Last month, The New York Times reported that in the wake of the Ukraine Crisis, U.S. President Barack Obama had decided to abandon the reset with Russia in favor of a policy of containment 2.0. According to the report:
“Just as the United States resolved in the aftermath of World War II to counter the Soviet Union and its global ambitions, Mr. Obama is focused on isolating President Vladimir V. Putin’s Russia by cutting off its economic and political ties to the outside world, limiting its expansionist ambitions in its own neighborhood and effectively making it a pariah state.
“Mr. Obama has concluded that even if there is a resolution to the current standoff over Crimea and eastern Ukraine, he will never have a constructive relationship with Mr. Putin, aides said. As a result, Mr. Obama will spend his final two and a half years in office trying to minimize the disruption Mr. Putin can cause, preserve whatever marginal cooperation can be saved and otherwise ignore the master of the Kremlin in favor of other foreign policy areas where progress remains possible.”
Given Russia’s intransigence, it’s completely understandable that Obama would be tempted to pursue this approach. It’s also a mistake. Instead of containing Russia completely, the U.S. should block its ambitions in Europe while encouraging it to turn eastward towards Asia.
Despite the hopes of many in the post-Cold War era, the U.S. and Russia are not going to have compatible interests in Eastern Europe anytime soon. Russia will always see this as its natural domain, which is a status that the U.S. is unwilling to grant Moscow, especially since NATO’s expansion over the past two decades. On the other hand, as John Allen Gay recently noted, American and Russian interests are almost perfectly compatible throughout Asia. It is in this region that the strategic rationale of the reset was always on the firmest ground.
The challenge is forcing Russia to turn eastward. Europe’s dynamism throughout the modern era has forced the Russian state to adopt a westward orientation. This is reflected in the country’s geography — with most of the major cities being located in western Russia — and deeply ingrained in Moscow’s strategic culture.
Over the long-term, it’s nearly inevitable that the Asian Century will force Russia to reorient itself towards the east. Indeed, as I have noted before, this is already taking place to a growing degree. Still, the question for U.S. policymakers is what actions can be taken to accelerate this natural progression?
The first step is blocking Russia’s ability to expand westward. This doesn’t mean that the U.S. and its NATO allies have to deploy troops to Ukraine. All that is required is to introduce greater uncertainty into Putin’s calculus about Russia’s ability to successfully expand westward. Most importantly, the U.S. must disabuse Putin of the notion that Russia could easily take and hold territory in Ukraine and Eastern Europe.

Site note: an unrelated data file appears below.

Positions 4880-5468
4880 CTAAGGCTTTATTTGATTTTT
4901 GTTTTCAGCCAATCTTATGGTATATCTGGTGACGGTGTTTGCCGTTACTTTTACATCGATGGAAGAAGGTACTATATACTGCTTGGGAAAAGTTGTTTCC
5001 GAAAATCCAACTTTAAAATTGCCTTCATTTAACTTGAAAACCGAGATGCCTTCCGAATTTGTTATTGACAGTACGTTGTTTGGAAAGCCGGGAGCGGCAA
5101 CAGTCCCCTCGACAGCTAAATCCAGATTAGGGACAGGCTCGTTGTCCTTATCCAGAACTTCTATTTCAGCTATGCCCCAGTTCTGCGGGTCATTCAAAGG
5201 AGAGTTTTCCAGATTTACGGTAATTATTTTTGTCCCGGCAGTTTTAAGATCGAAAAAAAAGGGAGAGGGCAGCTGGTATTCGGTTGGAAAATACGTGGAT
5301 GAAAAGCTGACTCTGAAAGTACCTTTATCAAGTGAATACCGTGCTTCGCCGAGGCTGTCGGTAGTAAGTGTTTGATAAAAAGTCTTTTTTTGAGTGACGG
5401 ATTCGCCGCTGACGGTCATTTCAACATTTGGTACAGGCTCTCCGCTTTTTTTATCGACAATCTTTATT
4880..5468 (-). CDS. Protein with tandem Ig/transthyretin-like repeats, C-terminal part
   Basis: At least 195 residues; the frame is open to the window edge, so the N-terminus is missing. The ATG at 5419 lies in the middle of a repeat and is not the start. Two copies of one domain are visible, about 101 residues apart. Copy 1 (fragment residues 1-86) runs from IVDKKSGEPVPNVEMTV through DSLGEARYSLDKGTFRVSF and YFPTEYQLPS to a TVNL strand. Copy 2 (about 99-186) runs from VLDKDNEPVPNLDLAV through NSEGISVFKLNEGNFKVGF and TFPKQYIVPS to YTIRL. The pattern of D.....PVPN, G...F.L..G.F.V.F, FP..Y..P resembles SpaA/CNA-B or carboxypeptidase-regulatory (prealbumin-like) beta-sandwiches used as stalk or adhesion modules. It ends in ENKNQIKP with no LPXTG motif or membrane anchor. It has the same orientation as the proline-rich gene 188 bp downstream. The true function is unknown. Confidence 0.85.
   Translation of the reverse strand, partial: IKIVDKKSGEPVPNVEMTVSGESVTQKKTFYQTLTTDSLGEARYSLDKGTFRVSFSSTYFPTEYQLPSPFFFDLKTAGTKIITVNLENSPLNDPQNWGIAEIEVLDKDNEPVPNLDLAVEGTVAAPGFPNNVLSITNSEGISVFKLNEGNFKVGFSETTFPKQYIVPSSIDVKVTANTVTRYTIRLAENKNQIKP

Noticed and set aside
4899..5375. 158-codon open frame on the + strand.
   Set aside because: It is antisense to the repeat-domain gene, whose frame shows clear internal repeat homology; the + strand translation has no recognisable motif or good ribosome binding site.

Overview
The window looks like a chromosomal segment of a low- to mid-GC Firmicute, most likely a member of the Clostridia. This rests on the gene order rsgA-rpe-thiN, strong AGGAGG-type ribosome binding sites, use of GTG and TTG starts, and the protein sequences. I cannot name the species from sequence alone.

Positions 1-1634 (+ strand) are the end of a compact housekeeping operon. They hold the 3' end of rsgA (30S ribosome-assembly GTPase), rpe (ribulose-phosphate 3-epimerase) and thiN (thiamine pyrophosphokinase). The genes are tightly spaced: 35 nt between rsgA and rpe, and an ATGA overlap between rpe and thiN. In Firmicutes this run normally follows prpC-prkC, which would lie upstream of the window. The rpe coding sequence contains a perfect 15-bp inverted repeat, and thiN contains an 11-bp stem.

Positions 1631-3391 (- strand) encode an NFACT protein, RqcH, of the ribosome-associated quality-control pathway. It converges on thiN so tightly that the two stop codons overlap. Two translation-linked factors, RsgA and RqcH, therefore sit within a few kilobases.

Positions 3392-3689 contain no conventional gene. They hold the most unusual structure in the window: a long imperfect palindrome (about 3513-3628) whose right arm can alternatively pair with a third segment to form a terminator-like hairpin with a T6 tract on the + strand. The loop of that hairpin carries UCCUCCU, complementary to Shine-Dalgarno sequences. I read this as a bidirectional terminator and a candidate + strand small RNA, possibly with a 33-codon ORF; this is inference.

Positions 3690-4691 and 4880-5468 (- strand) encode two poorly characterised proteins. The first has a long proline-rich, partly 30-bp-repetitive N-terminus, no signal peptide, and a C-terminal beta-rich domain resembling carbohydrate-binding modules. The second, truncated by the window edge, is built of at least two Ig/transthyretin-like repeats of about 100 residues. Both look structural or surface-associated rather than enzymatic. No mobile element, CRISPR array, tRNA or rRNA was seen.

The more Putin fears that an invasion would expose the weaknesses of the Russian armed forces, and either fail completely or turn into a prolonged debacle in the mold of Afghanistan during the 1980s, the less likely he is to order Russian troops across the border. The good news is that Putin appears to already have these fears, as evidenced by his restraint in an overt invasion of eastern Ukraine.
In addition, the U.S. should continue underscoring its commitment to the security of all NATO member states, and intentionally create ambiguity as to how it might react to Russian expansion in non-NATO countries in Eastern Europe. This will increase Putin’s apprehension about becoming too adventurous in Europe. After all, he has already squandered Russia’s influence in most of Ukraine and can hardly endure another embarrassing international setback.
At the same time, the U.S. should encourage Russia to expand its influence in Asia, and thus give Putin an outlet in which to act upon his grand ambitions for Russia. The most immediate area of focus should be in Central Asia, where the U.S. is currently withdrawing from Afghanistan. Given Russia’s largely congruent interests with the U.S. in Central Asia, Moscow should be encouraged to play a leading role in helping to fill the vacuum the U.S. withdrawal is bound to create, as it is already starting to do with India in the region. Moscow and Delhi can help ensure a modicum of stability in Central Asia even as they cooperate in opposing radical Islamist terrorist groups. This would be entirely to America’s benefit.
Furthermore, as Russia has been focused elsewhere in recent years, China has quickly filled the role Moscow historically has played in Central Asia. Already, many analysts see China as the most important external actor in Central Asia, a position that Russia has held since the 19th Century. Beijing is in the process of trying to further entrench its new position further through organizations like the Shanghai Cooperation Organization (SCO) and its new Silk Road Economic Belt.
As Russia reengages in Central Asia, it will increasingly find itself clashing with China for influence in the region. This would inevitably create tensions in the increasingly close relationship between Beijing and Moscow. These tensions would force Russia to concentrate more on the long-term threat a rising China poses to its national security. In grappling with this challenge, Russia will naturally seek to assert itself more forcefully in Eastern Asia to hedge against China.
The U.S. could encourage this in a number of ways, especially in helping Russia deepen its relationships with South Korea and Japan. On the other hand, Russia could help facilitate closer ties between the U.S. and some of its own traditional allies in the region, such as Vietnam and India. In this way, Putin would be able to fulfill his domestic promises of restoring Russia’s position on the global stage in a way that is conducive rather than antagonistic to U.S. interests.